Some ND oil wells are located in remote areas without gas-gathering lines. As a result, the gas from those wells is flared (burned). A company called N-Flex has a proposal before the ND Industrial Commission to convert natural gas to fertilizer using mobile plants at the sites of the remote wells. N-Flex is contemplating 50 to 100 “micro” mobile plants. N-Flex has asked the commission for a $1 million contribution to a pilot plant. The commission is interested, but cautious and asking for more information on the feasibility of the technology.
Hoeven sees a bargain. About 500 families are living in temporary FEMA houses at one southeast Minot site. They are slow to leave because of both the cost and unavailability of low cost housing. Sen. John Hoeven is asking FEMA to upgrade the site and make it a long-term place for residents. Hoeven says making the site permanent would cost about $2 million, while dismantling the village would cost $15 million.
A professor at Arizona State University finds the job growth rate in ND is roughly five times the national rate. In his weekly column, Ken Rogers of the Bismarck Tribune marveled at how much better economic conditions were in ND than even nearby areas in SD, Wyoming and Montana. He said, “In North Dakota, we’re feeling a little lucky.”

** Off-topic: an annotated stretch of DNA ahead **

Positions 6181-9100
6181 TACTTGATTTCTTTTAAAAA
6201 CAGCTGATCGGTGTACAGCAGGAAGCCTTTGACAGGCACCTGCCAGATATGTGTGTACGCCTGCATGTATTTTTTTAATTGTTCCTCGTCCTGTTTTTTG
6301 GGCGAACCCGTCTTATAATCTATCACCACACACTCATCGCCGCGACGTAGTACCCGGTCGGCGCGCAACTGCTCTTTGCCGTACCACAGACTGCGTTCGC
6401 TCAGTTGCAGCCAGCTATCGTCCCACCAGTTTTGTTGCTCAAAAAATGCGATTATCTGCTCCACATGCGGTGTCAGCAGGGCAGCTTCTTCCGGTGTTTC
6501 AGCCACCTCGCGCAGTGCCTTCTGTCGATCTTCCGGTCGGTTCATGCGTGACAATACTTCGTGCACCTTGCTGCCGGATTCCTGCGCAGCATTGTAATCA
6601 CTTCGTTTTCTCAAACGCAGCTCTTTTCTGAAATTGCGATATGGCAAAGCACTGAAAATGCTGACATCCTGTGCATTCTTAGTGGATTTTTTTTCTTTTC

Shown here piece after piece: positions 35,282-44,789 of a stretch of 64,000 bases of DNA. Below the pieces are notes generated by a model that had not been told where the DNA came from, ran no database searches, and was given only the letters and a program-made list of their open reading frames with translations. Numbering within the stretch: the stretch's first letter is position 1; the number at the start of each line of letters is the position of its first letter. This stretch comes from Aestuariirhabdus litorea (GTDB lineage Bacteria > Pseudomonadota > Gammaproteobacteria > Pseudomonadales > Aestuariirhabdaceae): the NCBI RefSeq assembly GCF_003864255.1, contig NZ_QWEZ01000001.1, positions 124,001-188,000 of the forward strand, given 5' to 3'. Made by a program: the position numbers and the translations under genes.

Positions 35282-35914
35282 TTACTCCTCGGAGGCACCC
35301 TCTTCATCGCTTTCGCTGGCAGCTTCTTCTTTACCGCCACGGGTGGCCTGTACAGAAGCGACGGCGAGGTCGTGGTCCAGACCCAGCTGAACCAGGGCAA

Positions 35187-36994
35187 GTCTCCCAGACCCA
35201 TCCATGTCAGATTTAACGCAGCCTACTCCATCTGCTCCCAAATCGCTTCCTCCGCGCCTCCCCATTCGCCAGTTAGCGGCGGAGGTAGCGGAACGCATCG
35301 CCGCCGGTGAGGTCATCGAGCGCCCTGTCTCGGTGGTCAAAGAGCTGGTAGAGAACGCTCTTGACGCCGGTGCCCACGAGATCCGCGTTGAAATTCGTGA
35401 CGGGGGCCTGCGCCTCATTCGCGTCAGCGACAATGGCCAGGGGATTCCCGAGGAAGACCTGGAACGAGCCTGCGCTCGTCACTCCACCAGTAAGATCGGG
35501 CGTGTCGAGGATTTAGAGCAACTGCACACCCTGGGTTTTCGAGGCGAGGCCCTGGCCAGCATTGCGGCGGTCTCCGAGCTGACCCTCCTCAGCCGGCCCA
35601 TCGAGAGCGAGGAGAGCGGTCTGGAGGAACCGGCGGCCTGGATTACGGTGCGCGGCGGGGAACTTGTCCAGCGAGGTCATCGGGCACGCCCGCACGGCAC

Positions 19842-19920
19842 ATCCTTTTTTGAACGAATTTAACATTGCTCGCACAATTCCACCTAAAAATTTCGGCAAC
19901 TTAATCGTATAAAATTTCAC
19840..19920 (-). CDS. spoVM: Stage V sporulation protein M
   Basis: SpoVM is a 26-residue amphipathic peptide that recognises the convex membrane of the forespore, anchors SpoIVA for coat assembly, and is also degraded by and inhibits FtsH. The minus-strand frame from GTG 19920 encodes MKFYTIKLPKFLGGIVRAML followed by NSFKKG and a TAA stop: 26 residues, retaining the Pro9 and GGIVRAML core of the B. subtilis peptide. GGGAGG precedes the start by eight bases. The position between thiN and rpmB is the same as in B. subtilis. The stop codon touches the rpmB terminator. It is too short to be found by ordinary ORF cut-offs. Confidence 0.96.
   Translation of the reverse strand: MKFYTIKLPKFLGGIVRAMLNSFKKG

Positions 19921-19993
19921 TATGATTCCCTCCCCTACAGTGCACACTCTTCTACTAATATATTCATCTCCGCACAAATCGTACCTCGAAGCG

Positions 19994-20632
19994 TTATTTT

Industrial water is a major topic in western ND. A Forum article says drilling in the Bakken is expected to require 20-30 million gallons a day; Fargo uses an average of 11 million gallons a day. Lake Sakakawea is ND’s most significant water source. The Army Corps of Engineers has imposed a moratorium on new industrial water from the lake pending the outcome of a study on proposed water fees. Ken Royse is the chair of the Missouri River Joint Water Board, a coalition of eight ND counties. In a letter to state newspapers, Royse argued that “virtually every North Dakota state agency, every member of our congressional delegation and most of our water leadership” does not agree with the proposed fees.